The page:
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A careful reconfiguration of this Victorian Belfast home added a roof terrace and a sleek kitchen
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Image / Editorial

Visit A Conscious, Low-Cost Home Extension


By Sharon Miney
25th Mar 2016
Visit A Conscious, Low-Cost Home Extension

Tall glass panels combined with timber cladding add a touch of ?DIY-style to this gorgeous redbrick.

A typical Northside Victorian redbrick terrace house on Enniskerry Road in Dublin’s?Phibsboro?received a rear revamp courtesy of architect Thomas O’Brien. ?It’s a family home for a young couple, their two children and a grandparent,? he explains. ?The house, especially the rear return, was in an advanced state of disrepair, and with a limited budget, we decided to take an approach that incorporated the necessary propping of the rear return into a novel type of extension.”

Enniskerry Road

?The extension makes use of tall panels of glass to maximise daylight and solar gain deep into the house,” Thomas continues. “A tall roof-lit space allows passive ventilation, and the warm air generated by this solar gain is drawn through the house. The cladding and language of construction acknowledge the DIY approach of the many homemade extensions along the lane. It is intended as a low-cost, environmentally efficient ‘new cousin’ of the existing rear developments.??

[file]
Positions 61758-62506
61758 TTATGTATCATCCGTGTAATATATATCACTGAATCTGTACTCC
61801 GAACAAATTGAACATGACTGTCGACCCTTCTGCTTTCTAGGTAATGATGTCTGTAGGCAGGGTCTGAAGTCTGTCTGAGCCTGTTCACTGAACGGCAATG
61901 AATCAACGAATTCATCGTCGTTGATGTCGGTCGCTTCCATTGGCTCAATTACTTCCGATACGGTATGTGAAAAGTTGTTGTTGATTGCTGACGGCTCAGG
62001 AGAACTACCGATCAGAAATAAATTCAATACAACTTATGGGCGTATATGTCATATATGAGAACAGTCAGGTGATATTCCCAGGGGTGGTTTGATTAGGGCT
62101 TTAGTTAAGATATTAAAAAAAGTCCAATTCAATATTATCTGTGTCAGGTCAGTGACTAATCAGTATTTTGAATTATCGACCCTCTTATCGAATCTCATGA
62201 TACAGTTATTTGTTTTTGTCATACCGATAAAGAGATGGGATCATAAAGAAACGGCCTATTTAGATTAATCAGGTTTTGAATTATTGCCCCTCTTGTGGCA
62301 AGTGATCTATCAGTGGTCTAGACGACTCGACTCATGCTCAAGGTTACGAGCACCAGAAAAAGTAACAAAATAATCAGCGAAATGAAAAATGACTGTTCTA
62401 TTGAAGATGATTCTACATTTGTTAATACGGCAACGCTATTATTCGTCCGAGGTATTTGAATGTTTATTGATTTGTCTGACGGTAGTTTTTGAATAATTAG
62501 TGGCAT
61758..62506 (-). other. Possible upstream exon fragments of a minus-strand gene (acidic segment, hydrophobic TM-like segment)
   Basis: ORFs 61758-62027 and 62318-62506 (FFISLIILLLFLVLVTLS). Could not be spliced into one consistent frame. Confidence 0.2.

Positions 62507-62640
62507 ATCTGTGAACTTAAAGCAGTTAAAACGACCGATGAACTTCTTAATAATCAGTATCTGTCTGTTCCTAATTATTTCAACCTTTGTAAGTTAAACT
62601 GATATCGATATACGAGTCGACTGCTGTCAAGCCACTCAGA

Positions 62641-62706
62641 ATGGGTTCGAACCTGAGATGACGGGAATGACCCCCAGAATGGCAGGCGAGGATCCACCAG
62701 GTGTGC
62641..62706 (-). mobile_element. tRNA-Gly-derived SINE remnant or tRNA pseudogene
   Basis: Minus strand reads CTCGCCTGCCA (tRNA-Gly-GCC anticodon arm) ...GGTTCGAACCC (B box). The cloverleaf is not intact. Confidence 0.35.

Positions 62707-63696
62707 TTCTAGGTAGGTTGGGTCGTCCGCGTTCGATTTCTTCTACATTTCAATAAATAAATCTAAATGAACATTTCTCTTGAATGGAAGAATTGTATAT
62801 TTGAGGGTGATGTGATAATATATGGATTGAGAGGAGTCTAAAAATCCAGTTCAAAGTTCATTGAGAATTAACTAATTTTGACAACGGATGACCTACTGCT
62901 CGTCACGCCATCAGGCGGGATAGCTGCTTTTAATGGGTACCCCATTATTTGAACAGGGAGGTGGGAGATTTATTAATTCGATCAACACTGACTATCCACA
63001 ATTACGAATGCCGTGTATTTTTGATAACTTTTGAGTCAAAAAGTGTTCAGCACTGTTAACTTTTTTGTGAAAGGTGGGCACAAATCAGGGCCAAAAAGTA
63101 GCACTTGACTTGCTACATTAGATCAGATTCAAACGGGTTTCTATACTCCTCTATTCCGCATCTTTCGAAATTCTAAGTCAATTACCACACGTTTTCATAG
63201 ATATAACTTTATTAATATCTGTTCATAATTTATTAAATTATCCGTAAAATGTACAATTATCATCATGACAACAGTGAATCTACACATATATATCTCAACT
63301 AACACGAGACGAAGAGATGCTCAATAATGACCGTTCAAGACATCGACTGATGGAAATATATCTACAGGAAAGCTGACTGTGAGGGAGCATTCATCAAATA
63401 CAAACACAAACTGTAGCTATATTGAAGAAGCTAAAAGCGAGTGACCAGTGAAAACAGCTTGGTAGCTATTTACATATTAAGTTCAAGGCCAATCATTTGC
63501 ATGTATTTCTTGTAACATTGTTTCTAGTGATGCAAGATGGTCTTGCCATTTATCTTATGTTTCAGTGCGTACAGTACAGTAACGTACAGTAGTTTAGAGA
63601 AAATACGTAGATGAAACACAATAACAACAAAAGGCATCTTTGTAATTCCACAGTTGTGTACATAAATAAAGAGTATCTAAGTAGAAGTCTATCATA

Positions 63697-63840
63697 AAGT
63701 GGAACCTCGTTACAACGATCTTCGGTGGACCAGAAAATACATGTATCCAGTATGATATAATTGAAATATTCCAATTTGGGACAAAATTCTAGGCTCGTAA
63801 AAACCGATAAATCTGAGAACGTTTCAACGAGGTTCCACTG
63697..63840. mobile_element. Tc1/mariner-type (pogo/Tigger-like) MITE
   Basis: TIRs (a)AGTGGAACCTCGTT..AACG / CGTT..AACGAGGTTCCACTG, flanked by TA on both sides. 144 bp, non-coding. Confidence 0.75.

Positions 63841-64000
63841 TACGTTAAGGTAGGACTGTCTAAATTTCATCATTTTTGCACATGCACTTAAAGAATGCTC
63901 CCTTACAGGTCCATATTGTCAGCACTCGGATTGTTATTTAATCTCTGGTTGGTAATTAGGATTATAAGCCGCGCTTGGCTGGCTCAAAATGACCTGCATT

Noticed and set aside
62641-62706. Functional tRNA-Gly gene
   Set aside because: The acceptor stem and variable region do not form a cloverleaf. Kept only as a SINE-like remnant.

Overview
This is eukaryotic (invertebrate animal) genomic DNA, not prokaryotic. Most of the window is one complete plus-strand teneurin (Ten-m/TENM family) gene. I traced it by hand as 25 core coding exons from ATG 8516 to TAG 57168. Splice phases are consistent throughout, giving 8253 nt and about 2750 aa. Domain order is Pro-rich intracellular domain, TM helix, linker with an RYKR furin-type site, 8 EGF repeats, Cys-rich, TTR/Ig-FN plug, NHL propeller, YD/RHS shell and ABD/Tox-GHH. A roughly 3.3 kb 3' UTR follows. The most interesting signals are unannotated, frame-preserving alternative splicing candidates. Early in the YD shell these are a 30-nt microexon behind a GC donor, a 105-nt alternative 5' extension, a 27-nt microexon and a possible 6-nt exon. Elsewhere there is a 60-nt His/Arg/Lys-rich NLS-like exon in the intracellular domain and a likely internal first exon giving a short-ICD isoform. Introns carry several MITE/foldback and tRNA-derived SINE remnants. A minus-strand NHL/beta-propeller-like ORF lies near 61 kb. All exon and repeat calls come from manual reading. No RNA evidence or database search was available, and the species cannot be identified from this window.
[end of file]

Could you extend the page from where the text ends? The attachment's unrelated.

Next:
Enniskerry Road

ARCHITECT Thomas O’Brien (TotobArk)

CONTRACTOR Ralph McMahon

KEY MATERIALS The cladding materials and timber/masonry construction were chosen to reference the common use of such materials in ?back of house? developments along this Dublin 7 lane. Tall glass panels help make it a low-cost, ecologically performative addition to this type of DIY urban context.

TOB_MC_1342_L_PRINT

Looking for more extension inspiration? Check out this streamlined design that blurs modern and Victoriana or read an Architect’s Guide to Planning an Extension.